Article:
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A Portrait of the Artist as Another Artist, But for Fun?

This post comes to you, courtesy of Mur Lafferty. She did not write it, nor does she know of its – or my – existence. But she inspired it through something she talks about in her podcast, I Should Be Writing. Recently, Mur picked up the violin. She says she is learning it as an outlet for creative expression without any external pressure, such as she feels in her writing career. This made me consider my own relationship with art in general, and whether I am even capable of doing something in an uncharted artistic field, just for personal enjoyment.

I have been a violinist since age five. My parents – both of them working as professional musicians to this day – chose that course for me when I was an infant, and I was having music theory and violin lessons before I started first grade. This is not unique where I come from. In a quirk of the Eastern European education system, I had access to a music school that incorporated every aspect of the craft into general education. And by the time I graduated and applied to college, I had a profession.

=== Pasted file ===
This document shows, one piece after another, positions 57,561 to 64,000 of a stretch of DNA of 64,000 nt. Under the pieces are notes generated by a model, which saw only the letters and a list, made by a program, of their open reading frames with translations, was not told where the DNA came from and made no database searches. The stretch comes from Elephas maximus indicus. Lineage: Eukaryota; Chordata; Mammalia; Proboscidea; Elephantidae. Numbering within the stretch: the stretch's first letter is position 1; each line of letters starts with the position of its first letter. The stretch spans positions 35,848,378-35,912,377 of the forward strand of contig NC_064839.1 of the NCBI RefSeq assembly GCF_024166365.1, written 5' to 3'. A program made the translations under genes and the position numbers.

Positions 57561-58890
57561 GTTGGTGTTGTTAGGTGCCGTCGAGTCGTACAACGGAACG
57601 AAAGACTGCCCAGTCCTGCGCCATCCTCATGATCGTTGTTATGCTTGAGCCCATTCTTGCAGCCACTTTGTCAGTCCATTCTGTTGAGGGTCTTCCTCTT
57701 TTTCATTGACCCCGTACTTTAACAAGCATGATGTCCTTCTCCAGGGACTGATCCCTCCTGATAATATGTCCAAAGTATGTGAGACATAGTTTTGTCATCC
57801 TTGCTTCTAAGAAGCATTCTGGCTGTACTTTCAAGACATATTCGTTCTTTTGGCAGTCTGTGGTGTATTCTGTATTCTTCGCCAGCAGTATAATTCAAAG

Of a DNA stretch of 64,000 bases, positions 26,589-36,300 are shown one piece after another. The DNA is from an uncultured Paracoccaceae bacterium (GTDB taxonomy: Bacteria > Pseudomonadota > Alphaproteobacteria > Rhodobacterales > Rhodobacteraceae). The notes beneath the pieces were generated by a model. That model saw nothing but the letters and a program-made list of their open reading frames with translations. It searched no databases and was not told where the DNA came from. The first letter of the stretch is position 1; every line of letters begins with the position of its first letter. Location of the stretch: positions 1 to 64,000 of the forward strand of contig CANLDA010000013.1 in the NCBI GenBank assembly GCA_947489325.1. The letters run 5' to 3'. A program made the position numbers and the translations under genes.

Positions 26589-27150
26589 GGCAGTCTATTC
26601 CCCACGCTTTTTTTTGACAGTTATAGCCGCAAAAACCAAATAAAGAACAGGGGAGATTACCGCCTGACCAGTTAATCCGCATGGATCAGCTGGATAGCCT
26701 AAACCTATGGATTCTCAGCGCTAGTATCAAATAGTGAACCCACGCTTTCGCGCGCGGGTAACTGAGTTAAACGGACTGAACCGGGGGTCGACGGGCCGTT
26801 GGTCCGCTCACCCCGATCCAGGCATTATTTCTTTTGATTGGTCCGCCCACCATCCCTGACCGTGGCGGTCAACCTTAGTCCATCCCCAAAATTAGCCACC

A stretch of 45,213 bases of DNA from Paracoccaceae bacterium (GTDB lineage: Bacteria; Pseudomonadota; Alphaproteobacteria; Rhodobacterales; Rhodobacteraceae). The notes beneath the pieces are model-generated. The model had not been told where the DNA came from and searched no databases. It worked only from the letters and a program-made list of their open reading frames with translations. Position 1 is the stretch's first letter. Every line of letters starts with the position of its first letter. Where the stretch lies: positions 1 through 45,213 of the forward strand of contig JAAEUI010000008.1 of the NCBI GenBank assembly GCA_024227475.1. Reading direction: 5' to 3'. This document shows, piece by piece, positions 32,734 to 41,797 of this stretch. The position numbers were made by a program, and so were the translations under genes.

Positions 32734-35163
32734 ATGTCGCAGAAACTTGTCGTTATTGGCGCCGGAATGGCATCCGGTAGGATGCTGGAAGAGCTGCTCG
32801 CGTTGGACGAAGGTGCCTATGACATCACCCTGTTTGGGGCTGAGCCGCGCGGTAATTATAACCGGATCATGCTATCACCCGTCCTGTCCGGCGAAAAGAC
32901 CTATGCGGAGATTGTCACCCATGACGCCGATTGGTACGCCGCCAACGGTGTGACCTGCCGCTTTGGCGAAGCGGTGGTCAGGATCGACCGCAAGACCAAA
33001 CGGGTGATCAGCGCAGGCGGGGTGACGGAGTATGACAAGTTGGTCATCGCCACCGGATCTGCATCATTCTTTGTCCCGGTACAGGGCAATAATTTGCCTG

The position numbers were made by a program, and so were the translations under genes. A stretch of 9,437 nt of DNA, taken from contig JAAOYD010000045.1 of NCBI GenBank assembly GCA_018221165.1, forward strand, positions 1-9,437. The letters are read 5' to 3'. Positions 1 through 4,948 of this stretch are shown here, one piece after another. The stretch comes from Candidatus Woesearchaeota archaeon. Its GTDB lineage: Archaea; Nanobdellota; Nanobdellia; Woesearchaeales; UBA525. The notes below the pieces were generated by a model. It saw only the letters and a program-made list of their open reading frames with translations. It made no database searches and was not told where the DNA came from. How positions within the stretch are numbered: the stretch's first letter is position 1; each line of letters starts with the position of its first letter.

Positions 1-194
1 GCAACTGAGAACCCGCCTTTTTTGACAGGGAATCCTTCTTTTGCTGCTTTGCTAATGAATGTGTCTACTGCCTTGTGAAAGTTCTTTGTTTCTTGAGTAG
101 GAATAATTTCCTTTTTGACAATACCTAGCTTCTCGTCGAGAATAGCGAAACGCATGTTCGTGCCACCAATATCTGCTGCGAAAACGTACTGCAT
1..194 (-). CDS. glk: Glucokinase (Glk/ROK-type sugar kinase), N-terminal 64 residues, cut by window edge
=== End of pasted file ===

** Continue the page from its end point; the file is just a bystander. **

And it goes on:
As a child, I never questioned this, and by the time I would have, I was already good enough at it, that it was unnecessary to question. But ultimately, I never had a phase of my life, in which the violin was something to do “for fun”. And with this comes, I think, the dissonance I feel when I consider Mur’s picking up the violin for personal gratification. It makes me jealous. Because I realized that from the moment I decided that I wanted to become a writer, I also never had a phase of doing it “for fun”.

Writing is a passion for me, but I have no framework to approach it in any other way, but professional. I want to learn how to do things well, what the mechanisms under the words are. The bones and muscles under the skin. I want to understand writing, and I want to be a professional writer. To be represented by an agent, to work with an editor for a big publisher. It is a dream, for sure, but it is also a product of how I view the creation and “performance” of art. I think I can do it, or else I would never have started.

In a way, this makes me sad. I want to be able to sign up for an improv class and just enjoy myself. Or heck, even an acting class! Pick up sculpting. Painting miniatures. Whatever. But I fear that I would never be able to keep the voice in my head at bay – the one that tells me that I have to be doing this “the right way”, or not at all. And I think that by being unable to do that, I might be missing something essential from the creative process.

Do you do some kind of art just for fun? If so, what life do you come from? What drove you into pursuing this form of expression? I would love to read about it.

Published inThoughts on the Writer

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